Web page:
Access Accelerated is an active partner in developing and scaling programs that strengthen primary care by building NCD services into existing infrastructure or care delivery models already in place for infectious diseases. We are also exploring innovative service delivery models to bring health screening into communities, meeting people where they are.

Early Diagnosis & Efficient Care

Related to the need for increased screening, improving early diagnosis can greatly increase the chances for successful treatment. Delayed diagnosis or delays in treatment lowers the likelihood of survival and increases the cost of care.

This is both a people and infrastructure challenge, ensuring there enough trained health workers and machines available to run vital tests. And, reliable energy sources to power testing machines and light clinics.

The private sector is working to increase diagnostic capability across low- and middle-income countries and to better understand – and address – delays in the patient journey.


No or inconsistent access to transportation or challenges in transport affordability can have wide-ranging impact on an individual’s disease management, including missed appointments, delays in diagnosis and treatment or reduced adherence to medications.

Effective management of chronic conditions often requires regular visits with health care providers or visiting a pharmacy to pick up necessary medications. Without reliable and affordable transportation, many people face challenges in maintaining recommended care. This barrier is often exacerbated for people living in rural communities, who may have to travel farther for health services or specialty care.

Health Worker Capacity

Underfunded health care and education systems in low- and middle-income countries has led to health care worker shortages.

Often, doctors and nurses are managing already over-burdened health settings. Some may also lack the specialty knowledge and training to diagnose and treat NCDs, or have limited access to continuing education opportunities.

Improving capacity – in terms of number of health care providers and in terms of skill set – requires collaboration among multiple stakeholders including government leaders, academic institutions, professional organizations and the private sector.

Ongoing NCD Training

Many health training programs in low- and middle-income countries are optimized for the management of infectious disease like HIV, TB and malaria – diseases that required immediate, emergency response.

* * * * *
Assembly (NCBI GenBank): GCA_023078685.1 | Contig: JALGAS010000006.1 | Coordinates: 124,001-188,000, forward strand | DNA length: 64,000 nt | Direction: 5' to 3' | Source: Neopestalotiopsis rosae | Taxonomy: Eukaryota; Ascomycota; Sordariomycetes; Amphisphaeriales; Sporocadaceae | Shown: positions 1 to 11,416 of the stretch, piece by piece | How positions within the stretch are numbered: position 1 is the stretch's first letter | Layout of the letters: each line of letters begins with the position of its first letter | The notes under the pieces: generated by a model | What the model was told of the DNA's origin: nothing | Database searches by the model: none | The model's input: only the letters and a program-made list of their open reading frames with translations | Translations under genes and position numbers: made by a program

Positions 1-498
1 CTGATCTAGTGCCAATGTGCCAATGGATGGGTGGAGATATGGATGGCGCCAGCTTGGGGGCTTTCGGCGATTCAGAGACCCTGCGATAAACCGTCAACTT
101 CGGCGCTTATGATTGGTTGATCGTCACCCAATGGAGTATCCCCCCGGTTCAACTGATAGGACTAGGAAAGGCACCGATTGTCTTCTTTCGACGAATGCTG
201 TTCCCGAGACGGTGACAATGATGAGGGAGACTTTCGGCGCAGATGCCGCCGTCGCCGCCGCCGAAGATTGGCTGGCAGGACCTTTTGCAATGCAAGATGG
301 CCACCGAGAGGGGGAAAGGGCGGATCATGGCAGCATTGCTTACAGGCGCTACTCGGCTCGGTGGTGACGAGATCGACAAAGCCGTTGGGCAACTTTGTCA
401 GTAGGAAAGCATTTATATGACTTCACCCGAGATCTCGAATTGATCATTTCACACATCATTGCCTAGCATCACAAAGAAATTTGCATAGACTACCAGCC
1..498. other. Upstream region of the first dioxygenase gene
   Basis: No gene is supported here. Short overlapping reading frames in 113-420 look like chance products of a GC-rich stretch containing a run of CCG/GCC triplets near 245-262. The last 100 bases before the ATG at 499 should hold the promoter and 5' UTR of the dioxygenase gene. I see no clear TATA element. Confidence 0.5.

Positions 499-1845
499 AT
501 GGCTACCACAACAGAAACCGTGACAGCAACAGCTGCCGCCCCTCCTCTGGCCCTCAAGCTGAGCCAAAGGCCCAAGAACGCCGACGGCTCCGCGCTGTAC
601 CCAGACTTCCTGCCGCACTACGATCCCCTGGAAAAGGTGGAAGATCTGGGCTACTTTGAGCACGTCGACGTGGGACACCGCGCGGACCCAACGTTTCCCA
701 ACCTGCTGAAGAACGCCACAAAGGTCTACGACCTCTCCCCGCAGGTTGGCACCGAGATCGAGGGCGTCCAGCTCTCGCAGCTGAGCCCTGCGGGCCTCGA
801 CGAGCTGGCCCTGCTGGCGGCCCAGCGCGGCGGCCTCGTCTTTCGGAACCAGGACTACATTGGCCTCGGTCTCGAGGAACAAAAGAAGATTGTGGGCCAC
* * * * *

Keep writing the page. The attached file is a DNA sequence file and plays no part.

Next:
As health care providers balance a dual disease burden of infectious diseases and NCDs, training has not kept pace. Health care providers are not sufficiently trained in new advances in technology, diseases’ complex pathologies and rapidly evolving treatment protocols.

Evolving national curriculum standards and re-skilling the existing health workforce is not an easy task. It’ll require innovative partnerships across all sectors, including civil society. There may be opportunities to leverage technology and e-learning platforms.

Supply Chains

Weak supply chains can lead to empty shelves or medicines being incorrectly stored and transported.

Strong supply chains are critical in low- and middle-income countries and there is more work to be done to leverage information technology and data to manage the flow of medicines and diagnostic equipment from manufacturer to the patient.

We are working with partners like PATH to undertake end-to-end supply chain mapping of NCD commodities to identify barriers and opportunities to strengthen and simplify supply chains.


Affordability is a barrier to treatment and care.

We know the price of medicines matter. As steps are being made in terms of affordability and accessibility, the scale of NCDs and the long-term care needed to manage them requires more sustainable and innovative funding solutions to keep patients from financial harm.

Health Insurance Coverage

NCDs threaten economic development. In a “do nothing scenario” it’s estimated the cumulative economic losses from NCDs in low- and middle-income countries could surpass US $7 trillion by 2025.

As countries work toward universal health coverage, there is an opportunity to think strategically about financing for NCD prevention, treatment and care.

Addressing NCDs requires moving from a view of health as a cost to health as an investment. New models of working across country governments, including with ministries of finance, will be critical to advancing sustainable health solutions. We need to explore innovative funding, ways to achieve greater efficiency and more financial protections for everyone.